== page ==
Editorial Guidelines

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Editorial guidelines for Rigpa Shedra Wiki editors.

0. Getting Started

  • Make sure you have read our policy for editors
  • You can find some basic information for editors on our Help page.

1. Articles

1.1. Titles


  • Wherever possible, the page title should be in English, using the standard Rigpa translation. Wherever there is not a standard Rigpa translation, it is fine to use the most common translation and it can be revised later, if necessary.


  • The page title should be the full name, rather than a nickname. (For example, Khenpo Ngawang Palzang, rather than Khenpo Ngaga or Khenpo Ngakchung).
  • Where possible, avoid using honorific titles in the page title: they can appear in the article itself. So, for example, Dilgo Khyentse Rinpoche rather than Kyabjé Dilgo Khyentse Rinpoche.

1.2. Indicating Terms in Sanskrit, Pali, Tibetan and Chinese

Indicate equivalent Sanskrit, Pali, Tibetan and Chinese terms in parentheses, placing Skt., Pali, Tib.,Wyl. or Chin. before the word itself. Sanskrit, Pali, Tibetan and Wylie terms should be in italics. The Sanskrit term in parentheses can have diacritics, but avoid the use of diacritics in the main article. The Tibetan font listing is first, then the Tibetan pronunciation string. Wyl. is a link unlike the other term shortcuts as the reader might not know about Wylie encoding. Only the first Wyl. entry will have the link (standard Mediawiki style to only add a link to the first entry.)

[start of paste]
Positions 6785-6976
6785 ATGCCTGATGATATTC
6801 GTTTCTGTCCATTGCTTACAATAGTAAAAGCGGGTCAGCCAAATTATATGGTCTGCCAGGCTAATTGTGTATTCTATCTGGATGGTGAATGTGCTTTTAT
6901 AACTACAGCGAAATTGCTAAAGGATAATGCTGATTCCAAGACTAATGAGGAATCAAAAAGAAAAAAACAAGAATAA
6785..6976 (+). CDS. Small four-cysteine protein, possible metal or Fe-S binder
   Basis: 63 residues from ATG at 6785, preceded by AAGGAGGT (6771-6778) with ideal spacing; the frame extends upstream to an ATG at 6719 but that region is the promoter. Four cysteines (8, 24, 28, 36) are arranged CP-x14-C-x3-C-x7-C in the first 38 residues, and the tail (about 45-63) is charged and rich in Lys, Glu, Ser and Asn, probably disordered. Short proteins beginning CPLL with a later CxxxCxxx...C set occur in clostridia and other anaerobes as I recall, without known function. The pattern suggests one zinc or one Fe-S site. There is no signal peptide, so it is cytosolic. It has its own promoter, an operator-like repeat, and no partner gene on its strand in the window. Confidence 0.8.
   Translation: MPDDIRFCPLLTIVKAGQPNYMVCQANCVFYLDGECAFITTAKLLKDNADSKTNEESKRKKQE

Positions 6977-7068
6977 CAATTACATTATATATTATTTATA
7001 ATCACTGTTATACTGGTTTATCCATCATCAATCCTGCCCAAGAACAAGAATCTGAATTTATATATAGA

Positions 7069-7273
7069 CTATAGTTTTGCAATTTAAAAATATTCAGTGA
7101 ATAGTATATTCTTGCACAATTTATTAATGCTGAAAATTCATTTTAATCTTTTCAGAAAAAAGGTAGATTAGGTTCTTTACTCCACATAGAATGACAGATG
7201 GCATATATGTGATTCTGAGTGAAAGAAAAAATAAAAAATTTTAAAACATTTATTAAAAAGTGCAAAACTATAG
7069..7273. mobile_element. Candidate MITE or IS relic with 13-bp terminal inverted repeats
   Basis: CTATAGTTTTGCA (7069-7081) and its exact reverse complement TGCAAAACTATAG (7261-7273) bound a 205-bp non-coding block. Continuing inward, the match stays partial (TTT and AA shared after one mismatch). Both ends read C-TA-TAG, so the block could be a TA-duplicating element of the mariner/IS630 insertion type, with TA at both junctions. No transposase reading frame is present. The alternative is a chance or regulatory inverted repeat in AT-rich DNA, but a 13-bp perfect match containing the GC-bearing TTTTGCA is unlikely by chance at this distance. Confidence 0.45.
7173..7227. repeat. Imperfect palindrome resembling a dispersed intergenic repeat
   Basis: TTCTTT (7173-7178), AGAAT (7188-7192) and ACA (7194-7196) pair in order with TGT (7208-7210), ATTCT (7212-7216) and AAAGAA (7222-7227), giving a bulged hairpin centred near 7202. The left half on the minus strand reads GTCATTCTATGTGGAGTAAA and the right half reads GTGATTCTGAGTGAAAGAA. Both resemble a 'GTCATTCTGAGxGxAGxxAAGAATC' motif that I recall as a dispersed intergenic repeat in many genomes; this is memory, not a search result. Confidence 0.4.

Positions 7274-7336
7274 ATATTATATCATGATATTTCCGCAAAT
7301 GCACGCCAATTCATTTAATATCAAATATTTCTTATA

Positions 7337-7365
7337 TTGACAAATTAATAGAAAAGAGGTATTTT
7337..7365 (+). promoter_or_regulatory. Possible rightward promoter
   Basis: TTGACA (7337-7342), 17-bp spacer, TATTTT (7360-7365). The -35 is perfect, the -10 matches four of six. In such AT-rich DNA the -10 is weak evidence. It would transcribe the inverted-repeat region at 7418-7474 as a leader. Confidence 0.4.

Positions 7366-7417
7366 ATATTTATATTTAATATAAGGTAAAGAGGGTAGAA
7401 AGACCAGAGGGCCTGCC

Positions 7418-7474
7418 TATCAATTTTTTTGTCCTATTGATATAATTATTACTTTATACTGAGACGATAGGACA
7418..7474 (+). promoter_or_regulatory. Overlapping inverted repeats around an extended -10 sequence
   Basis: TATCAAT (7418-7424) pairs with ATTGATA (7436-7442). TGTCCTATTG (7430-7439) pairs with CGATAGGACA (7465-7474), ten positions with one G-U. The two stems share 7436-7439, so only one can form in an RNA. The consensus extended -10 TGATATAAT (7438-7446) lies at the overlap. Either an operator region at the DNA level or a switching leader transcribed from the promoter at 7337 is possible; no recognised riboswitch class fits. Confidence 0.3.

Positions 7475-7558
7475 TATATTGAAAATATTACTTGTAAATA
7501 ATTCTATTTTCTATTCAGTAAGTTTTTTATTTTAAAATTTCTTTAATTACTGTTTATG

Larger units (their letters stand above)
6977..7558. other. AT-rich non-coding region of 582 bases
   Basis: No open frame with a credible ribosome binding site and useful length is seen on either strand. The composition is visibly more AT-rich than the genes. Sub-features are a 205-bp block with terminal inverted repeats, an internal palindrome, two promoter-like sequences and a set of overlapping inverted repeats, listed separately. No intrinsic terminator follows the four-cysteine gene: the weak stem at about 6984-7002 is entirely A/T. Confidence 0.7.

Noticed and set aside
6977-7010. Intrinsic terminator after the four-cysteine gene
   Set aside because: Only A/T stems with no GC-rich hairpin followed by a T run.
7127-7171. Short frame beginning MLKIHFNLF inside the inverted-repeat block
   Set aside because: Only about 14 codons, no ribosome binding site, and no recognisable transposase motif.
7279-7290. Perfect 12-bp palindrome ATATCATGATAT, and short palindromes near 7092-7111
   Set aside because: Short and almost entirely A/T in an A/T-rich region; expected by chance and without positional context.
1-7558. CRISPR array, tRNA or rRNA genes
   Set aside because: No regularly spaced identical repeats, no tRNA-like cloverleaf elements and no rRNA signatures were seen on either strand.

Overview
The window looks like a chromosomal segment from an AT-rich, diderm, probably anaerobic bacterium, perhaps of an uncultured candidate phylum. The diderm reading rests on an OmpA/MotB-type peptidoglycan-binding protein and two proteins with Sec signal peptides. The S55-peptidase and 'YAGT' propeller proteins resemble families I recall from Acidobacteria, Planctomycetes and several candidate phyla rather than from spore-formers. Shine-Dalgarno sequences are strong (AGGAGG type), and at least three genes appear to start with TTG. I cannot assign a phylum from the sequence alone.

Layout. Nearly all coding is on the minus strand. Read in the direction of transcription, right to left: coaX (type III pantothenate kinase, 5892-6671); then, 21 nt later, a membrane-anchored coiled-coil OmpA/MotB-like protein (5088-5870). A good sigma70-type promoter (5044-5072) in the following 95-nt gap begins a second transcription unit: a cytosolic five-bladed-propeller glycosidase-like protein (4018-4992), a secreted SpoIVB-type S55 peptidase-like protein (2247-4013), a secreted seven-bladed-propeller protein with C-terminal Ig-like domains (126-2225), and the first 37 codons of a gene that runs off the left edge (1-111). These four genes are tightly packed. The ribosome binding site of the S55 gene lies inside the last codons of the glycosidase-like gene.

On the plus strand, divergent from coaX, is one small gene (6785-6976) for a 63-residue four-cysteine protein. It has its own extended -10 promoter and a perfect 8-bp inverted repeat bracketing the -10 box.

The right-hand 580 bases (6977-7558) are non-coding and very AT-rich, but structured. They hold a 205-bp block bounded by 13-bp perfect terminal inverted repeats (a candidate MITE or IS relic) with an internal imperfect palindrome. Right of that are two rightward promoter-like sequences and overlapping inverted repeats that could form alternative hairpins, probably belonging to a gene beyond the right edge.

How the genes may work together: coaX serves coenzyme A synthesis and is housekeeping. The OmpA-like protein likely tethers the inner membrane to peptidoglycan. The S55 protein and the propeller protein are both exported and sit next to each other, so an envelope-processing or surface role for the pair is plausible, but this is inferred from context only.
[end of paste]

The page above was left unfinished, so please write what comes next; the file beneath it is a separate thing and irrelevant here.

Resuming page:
The order to cite is Sanskrit first, then Pali, Tibetan (first Tibetan script, then phoneticization) and Wylie, and lastly Chinese. If the title page already has a phoneticization title, don't add a duplicate entry. Also, phonetics are not needed for all entries. Only terms which would be useful to know for a non-scholarly person could have phonetics.

Tibetan terms and words should end with a sha ( ་ ), not without one or with a tsek (་། ). Ex: སྟོང་པ་ཉིད་, not སྟོང་པ་ཉིད or སྟོང་པ་ཉིད། This is for consistency.

For example:

  • The bell (Skt. ghaṇṭa; Tib. དྲིལ་བུ་, drilbu, Wyl. dril bu) symbolizes the feminine principle.
  • Hope and fear are the mechanism of samsara (Skt. saṃsāra; Tib. འཁོར་བ་, khorwa, Wyl. 'khor ba) that perpetuate suffering.
  • The Stanzas on Distinguishing the Middle from Extremes (Skt. Madhyānta-vibhāga-kārikāḥ; Tib. དབུས་དང་མཐའ་རྣམ་པར་འབྱེད་པའི་ཚིག་ལེའུར་བྱས་པ་, Wyl. dbus dang mtha' rnam par 'byed pa'i tshig le'ur byas pa; Trad. Chin. 辨中邊論頌).

The use of an asterisk (*) preceding the title of a Sanskrit text, place, name and so on, indicates that the title has been reconstructed on the basis of surviving Tibetan and/or East Asian materials.

1.3. Article Structure

All articles should follow this structure of headings after the definition and general explanation:

  • Subdivisions or outline
  • Text/writings
  • Commentaries
  • Quotations
  • Alternative Translations
  • Notes
  • Oral Teachings Given to the Rigpa Sangha
  • Further Reading
  • Internal Links
  • External links

1.4 Hyperlinks within Articles

Hyperlinks to other articles should always be added, but only once at first occurrence.

1.5. Texts

Any page which concerns a single text or a collection of texts, an author page with bibliography, or any other place where texts are listed, should have a texts heading under which the full title, all the information of different languages, translations and for example Kangyur and Tengyur Sigla is combined. Sites that have an icon should be first in the list.